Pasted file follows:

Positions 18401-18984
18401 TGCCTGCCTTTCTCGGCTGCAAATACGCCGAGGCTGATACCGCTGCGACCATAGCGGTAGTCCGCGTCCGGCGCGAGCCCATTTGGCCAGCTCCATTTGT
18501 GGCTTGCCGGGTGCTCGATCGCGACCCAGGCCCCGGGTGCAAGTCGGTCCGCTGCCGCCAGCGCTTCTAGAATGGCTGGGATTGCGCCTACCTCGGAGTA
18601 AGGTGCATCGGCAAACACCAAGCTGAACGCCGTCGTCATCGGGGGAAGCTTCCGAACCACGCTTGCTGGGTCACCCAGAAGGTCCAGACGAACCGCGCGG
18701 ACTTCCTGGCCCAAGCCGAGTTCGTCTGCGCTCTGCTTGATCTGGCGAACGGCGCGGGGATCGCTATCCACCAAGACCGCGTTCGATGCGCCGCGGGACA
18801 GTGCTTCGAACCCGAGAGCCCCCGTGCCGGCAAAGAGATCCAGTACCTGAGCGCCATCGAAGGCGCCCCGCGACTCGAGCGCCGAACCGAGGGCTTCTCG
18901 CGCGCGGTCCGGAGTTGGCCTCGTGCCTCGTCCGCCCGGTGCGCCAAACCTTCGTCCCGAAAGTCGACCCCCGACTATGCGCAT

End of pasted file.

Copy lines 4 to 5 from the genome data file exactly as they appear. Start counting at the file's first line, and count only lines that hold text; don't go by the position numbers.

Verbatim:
18601 AGGTGCATCGGCAAACACCAAGCTGAACGCCGTCGTCATCGGGGGAAGCTTCCGAACCACGCTTGCTGGGTCACCCAGAAGGTCCAGACGAACCGCGCGG
18701 ACTTCCTGGCCCAAGCCGAGTTCGTCTGCGCTCTGCTTGATCTGGCGAACGGCGCGGGGATCGCTATCCACCAAGACCGCGTTCGATGCGCCGCGGGACA